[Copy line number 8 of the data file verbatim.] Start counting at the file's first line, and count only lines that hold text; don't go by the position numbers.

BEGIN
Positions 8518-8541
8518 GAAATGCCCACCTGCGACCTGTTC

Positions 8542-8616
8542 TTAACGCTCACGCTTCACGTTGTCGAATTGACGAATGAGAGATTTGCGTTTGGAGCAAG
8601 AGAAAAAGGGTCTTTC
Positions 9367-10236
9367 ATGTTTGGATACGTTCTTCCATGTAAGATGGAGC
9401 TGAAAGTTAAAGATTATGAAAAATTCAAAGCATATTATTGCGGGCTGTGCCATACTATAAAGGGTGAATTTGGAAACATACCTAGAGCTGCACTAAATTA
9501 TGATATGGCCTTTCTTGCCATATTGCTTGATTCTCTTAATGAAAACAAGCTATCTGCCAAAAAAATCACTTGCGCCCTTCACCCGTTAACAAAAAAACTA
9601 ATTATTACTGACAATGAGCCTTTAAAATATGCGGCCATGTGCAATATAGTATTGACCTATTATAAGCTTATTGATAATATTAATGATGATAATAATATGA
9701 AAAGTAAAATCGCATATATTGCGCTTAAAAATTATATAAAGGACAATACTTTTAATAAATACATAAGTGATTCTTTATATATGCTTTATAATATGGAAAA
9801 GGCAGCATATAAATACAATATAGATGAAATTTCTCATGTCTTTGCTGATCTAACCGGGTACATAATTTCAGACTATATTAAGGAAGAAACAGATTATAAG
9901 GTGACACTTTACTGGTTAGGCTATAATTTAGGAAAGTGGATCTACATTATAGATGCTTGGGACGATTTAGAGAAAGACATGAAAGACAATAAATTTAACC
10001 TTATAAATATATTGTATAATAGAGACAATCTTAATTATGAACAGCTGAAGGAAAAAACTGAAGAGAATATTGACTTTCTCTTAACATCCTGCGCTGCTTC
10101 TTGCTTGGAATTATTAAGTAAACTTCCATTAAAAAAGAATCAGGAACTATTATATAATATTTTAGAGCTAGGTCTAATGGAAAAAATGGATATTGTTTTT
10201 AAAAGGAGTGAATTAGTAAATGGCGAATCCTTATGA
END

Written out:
9401 TGAAAGTTAAAGATTATGAAAAATTCAAAGCATATTATTGCGGGCTGTGCCATACTATAAAGGGTGAATTTGGAAACATACCTAGAGCTGCACTAAATTA